As far as media genres go, animation is one that rarely gets its due. Cartoons enchant us as children, but are then left in the past, their artistry and potential forgotten. But whether on your laptop or your Saturday morning television screen, good animation can make us laugh, cry, or learn the entire plot of Hamlet at a young age (here’s lookin’ at you, Simba).
Animation studios can define the genre for their respective generations. Hanna-Barbera Productions did just that from the 1950s through the 1990s. William Hanna and Joseph Barbera formed the company when their Tom and Jerry studio, MGM, gave up on animation ventures. They so believed in cartoons that they wanted to continue sharing them with the world, and share they did. From Yogi Bear to Scooby-Doo, Hanna-Barbera dominated hearts and TV screens for decades.
The Norman Rockwell Museum in Stockbridge seeks to immortalize that legacy with the exhibit Hanna-Barbera: The Architects of Saturday Morning, on display through May 29. In honor of that exhibition, I’ve compiled a list of animated media that inspires and enthralls me. Check out the exhibit, then consult these titles for further animation inspiration.
Last Day of Freedom (2015; dirs. Nomi Talisman and Dee Hibbert-Jones; Living Condition LLC) — Netflix
I’m a sucker for an animated documentary, and this one is exquisite, albeit dark and depressing. Real-life wives and artistic collaborators Talisman and Hibbert-Jones unravel the story of one man’s struggle with the criminal justice system when his own brother is convicted of murder.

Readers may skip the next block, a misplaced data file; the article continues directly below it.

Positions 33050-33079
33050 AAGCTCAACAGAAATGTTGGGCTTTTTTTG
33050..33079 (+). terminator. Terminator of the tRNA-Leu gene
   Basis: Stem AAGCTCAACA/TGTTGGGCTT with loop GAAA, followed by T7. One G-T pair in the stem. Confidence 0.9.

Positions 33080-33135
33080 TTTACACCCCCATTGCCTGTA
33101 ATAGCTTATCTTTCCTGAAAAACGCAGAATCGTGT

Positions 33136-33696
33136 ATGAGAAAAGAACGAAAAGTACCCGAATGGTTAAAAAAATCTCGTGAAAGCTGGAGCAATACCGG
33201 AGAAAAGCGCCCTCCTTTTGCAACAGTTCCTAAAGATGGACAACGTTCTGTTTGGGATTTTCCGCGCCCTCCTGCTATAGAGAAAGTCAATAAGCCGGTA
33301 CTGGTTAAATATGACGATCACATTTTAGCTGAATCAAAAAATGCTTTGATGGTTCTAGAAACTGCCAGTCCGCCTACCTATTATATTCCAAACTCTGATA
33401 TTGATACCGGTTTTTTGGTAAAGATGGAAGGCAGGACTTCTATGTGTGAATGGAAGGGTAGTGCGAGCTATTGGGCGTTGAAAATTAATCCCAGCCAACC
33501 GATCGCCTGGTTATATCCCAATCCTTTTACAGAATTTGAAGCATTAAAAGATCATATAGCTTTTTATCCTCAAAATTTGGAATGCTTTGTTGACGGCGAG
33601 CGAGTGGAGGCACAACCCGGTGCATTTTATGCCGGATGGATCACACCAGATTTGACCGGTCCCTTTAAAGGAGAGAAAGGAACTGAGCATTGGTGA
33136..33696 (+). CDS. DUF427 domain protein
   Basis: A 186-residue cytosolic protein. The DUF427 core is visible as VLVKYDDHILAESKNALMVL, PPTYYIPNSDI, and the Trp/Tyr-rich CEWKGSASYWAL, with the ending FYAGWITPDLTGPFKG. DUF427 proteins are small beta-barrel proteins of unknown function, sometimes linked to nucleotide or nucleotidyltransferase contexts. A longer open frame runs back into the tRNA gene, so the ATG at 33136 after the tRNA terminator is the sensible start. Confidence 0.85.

Abstract: The Art of Design Episode: “Christoph Niemann: Illustration Design” (2017; Scott Dadich) — Netflix
This new Netflix series pulls back the curtain on some of today’s most brilliant design minds. It kicks off with an episode about illustrator Christoph Niemann. In this short doc, Niemann struggles to create a VR cover and experience for The New Yorker. Aesthetically pleasing from head to toe, this clean-cut profile showcases the potential of visual art both in print and on screen.
Pearl (2016; Patrick Osborne; Google Spotlight Shorts) — YouTube
Pearl is the first virtual reality piece to ever receive an Academy Award nomination, and it’s in the running for the 2017 Best Animated Short Film Oscar. The immersive experience follows a girl (Nicki Bluhm) and her father (Kelley Stoltz) on a musical and automotive journey through life that will have you dying for a replay.
World of Tomorrow (2015; Don Hertzfeldt; Bitter Films) — Netflix
This charming short chronicles the adventures of Emily (Winona Mae), a toddler who meets her unsettling future clone (Julia Pott). Emily’s lines, and her character, organically sprung from a recording of Hertzfeldt’s niece, Winona. As imaginative and deep as it is hilarious and adorable, this 16-minute whirlwind is a real gem.
Over the Garden Wall (2014; Patrick McHale; Cartoon Network) — Hulu
When you hear about Cartoon Network’s existential, death-focused miniseries, you might think it aired during Adult Swim. In fact, Over the Garden Wall aired at 7 p.m., right before bedtime. The series follows Wirt (Elijah Wood) and his half-brother, Greg (Collin Dean) as they navigate an autumnal world inspired by creator McHale’s Massachusetts roots. If you’re a fan of the delightfully weird, you’ll love this series more than potatoes and molasses (you’ll get it once you watch the show).
Stream Queen runs twice monthly. Contact Lena Wilson at firstname.lastname@example.org.